What legal and political circumstances justify civil disobedience? When does lying qualify as a moral act? It is by probing a wide range of such questions that a Princeton professor demonstrates what it means to do philosophy. Hoping to discipline readers in the systematic analysis of inquiries, Appiah shows the uninitiated how to weigh alternative perspectives and test the internal consistency of arguments. The alternative perspectives scrutinized include those of classic thinkers (including Plato, Descartes, and Kant), and the conundrums surveyed include many central to the philosophic tradition (such as the mind-body problem), but readers quickly learn how rigorous philosophical thinking can guide them through a thicket of contemporary issues not yet in the textbooks. Beginners who can't tell a "counterfactual" from a "foundational belief" soon find themselves understanding how such technical terms can tighten their reasoning about language, morality, politics, and other topics. By the time they finish the book, many readers will discover that their timid curiosity about philosophy has grown into a bold willingness to explore the professional literature. Bryce ChristensenCopyright © American Library Association. All rights reserved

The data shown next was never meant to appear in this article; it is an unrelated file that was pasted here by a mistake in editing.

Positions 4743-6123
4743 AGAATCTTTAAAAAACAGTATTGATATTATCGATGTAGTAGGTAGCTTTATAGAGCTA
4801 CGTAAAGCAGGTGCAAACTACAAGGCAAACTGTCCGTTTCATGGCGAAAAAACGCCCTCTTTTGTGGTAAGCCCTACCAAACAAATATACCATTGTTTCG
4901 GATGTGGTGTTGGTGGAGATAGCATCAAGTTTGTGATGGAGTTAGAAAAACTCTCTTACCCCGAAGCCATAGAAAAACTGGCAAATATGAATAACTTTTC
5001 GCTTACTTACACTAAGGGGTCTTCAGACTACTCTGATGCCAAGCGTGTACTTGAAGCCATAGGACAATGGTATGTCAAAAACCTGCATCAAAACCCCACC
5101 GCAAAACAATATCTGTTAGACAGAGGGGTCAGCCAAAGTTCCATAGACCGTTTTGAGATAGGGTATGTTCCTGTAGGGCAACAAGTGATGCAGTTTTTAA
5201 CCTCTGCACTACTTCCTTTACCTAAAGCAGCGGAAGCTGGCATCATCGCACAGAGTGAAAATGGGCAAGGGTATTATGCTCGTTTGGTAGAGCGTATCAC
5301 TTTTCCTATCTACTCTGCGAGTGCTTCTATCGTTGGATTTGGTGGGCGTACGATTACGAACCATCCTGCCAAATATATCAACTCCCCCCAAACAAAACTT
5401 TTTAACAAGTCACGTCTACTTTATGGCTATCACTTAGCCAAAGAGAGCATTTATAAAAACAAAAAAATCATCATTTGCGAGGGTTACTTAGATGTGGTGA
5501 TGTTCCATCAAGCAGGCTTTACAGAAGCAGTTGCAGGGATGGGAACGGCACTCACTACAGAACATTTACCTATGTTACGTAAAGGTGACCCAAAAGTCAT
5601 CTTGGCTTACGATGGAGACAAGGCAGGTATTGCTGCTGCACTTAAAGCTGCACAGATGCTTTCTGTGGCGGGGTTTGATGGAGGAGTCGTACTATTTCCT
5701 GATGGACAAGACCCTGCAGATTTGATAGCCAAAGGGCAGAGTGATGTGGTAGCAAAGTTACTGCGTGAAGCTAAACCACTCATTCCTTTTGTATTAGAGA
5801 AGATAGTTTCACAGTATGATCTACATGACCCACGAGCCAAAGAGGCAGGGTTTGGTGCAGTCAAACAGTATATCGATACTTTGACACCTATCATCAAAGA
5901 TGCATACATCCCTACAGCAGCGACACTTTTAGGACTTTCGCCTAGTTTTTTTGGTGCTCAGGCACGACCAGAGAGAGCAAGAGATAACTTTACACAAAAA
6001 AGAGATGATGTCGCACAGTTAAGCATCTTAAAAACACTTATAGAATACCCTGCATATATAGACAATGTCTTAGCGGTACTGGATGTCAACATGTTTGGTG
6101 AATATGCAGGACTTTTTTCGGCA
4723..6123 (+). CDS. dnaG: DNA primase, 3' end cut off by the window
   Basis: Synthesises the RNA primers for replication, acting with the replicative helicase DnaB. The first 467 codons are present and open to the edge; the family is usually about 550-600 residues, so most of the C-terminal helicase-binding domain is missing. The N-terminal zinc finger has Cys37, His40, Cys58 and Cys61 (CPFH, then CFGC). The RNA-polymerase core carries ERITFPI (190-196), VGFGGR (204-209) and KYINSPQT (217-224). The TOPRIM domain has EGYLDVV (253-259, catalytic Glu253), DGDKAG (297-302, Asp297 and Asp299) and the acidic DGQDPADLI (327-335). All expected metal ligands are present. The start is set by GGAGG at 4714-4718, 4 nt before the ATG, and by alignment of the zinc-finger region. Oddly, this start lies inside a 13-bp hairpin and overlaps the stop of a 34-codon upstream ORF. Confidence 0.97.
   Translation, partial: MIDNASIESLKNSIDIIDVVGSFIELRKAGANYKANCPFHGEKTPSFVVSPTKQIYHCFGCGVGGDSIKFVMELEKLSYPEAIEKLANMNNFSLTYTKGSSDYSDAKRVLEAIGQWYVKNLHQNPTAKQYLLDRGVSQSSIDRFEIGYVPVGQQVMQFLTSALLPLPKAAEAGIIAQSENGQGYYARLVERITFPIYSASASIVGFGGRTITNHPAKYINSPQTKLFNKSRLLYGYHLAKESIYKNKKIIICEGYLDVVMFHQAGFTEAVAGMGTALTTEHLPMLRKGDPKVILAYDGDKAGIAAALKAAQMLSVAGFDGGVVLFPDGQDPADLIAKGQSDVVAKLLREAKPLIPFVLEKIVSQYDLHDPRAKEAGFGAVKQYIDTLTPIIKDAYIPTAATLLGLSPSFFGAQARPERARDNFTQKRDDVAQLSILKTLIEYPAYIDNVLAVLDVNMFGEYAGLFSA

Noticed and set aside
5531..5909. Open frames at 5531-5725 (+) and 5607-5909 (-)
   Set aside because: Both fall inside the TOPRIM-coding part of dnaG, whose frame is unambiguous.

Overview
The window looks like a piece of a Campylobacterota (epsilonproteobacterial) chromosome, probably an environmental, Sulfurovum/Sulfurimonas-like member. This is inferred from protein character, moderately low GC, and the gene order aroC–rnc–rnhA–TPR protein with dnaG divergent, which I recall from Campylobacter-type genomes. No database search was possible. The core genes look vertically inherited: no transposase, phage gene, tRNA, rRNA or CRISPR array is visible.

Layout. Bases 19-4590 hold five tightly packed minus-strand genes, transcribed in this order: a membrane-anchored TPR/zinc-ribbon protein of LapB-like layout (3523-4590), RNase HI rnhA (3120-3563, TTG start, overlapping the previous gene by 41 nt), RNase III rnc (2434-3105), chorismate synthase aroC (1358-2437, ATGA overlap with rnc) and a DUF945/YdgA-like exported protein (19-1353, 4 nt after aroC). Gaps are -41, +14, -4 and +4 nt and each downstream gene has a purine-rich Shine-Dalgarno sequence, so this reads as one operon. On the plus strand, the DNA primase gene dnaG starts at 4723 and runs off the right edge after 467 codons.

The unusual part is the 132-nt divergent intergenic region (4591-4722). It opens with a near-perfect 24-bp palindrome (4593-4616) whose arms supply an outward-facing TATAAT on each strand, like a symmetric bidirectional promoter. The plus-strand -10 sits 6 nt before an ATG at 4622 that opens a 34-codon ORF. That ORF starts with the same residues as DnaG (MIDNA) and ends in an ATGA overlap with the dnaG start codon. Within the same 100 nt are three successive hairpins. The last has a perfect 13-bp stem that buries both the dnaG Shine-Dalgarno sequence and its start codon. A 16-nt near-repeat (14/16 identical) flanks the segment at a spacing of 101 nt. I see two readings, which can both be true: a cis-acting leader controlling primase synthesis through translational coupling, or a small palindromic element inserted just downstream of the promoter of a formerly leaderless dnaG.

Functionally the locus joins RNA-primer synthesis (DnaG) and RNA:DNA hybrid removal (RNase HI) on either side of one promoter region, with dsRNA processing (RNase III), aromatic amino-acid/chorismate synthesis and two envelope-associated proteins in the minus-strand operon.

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"This book is excellent, one of the best of its kind that I've seen. It accomplishes what few general introductions to philosophy even attempt: to integrate contemporary discussion and argument into a treatment of our perennial problems without losing sight of their roots."--David Sosa, University of Texas at Austin
"The distinguishing mark of this work, which will set it clearly apart from all the best introductory books of this kind, is the way it makes deep and insightful connections among the various topics. It introduces the reader to all the main problems of contemporary philosophy, and makes philosophical concepts come alive in systematic exploration of the deep thoughts and difficult arguments to which Appiah gives lucid access."--Neil Tennant, The Ohio State University
"An extraordinarily successful introduction to philosophy: wise, witty and deeply engaging."--Paul Boghossian, New York University